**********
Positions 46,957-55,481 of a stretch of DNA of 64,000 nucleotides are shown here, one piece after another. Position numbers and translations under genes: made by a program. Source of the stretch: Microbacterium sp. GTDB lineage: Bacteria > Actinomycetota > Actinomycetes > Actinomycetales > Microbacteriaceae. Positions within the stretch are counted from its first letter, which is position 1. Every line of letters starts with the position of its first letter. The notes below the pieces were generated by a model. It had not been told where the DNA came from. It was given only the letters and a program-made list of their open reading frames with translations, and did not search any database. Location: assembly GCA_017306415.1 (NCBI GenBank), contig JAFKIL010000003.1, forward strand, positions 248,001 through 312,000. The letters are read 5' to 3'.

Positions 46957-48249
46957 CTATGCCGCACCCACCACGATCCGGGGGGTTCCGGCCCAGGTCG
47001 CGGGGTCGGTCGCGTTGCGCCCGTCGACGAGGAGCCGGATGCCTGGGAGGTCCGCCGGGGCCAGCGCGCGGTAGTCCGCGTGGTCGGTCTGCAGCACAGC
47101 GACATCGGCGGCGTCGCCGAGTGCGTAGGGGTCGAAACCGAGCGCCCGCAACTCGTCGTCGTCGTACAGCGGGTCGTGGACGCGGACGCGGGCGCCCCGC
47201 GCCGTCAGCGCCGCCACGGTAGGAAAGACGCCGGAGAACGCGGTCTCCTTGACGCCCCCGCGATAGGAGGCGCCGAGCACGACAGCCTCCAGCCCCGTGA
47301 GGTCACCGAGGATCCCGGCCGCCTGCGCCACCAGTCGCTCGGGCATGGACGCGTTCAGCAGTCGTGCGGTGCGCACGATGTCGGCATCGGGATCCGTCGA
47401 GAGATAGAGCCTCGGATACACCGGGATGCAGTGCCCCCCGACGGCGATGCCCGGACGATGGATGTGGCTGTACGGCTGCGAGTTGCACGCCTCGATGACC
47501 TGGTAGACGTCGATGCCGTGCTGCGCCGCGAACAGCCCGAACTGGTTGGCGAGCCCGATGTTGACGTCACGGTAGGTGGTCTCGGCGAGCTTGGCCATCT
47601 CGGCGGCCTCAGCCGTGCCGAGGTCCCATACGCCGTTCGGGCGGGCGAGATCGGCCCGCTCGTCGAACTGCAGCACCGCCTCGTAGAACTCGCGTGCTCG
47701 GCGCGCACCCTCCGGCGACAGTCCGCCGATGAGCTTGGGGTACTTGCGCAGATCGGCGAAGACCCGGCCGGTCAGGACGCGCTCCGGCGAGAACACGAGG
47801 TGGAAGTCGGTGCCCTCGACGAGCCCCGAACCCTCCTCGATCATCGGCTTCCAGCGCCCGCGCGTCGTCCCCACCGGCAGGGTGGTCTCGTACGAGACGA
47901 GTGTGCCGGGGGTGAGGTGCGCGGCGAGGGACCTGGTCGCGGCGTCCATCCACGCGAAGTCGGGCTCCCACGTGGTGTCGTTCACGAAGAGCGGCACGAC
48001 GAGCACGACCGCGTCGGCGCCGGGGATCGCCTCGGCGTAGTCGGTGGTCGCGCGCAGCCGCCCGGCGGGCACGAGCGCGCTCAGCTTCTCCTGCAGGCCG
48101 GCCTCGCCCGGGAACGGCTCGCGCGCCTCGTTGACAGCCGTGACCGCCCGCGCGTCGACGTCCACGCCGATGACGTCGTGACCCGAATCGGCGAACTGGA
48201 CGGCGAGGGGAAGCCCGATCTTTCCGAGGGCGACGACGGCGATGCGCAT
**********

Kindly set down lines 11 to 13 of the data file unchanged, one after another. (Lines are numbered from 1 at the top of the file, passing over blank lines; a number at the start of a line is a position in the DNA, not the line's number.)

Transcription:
47701 GCGCGCACCCTCCGGCGACAGTCCGCCGATGAGCTTGGGGTACTTGCGCAGATCGGCGAAGACCCGGCCGGTCAGGACGCGCTCCGGCGAGAACACGAGG
47801 TGGAAGTCGGTGCCCTCGACGAGCCCCGAACCCTCCTCGATCATCGGCTTCCAGCGCCCGCGCGTCGTCCCCACCGGCAGGGTGGTCTCGTACGAGACGA
47901 GTGTGCCGGGGGTGAGGTGCGCGGCGAGGGACCTGGTCGCGGCGTCCATCCACGCGAAGTCGGGCTCCCACGTGGTGTCGTTCACGAAGAGCGGCACGAC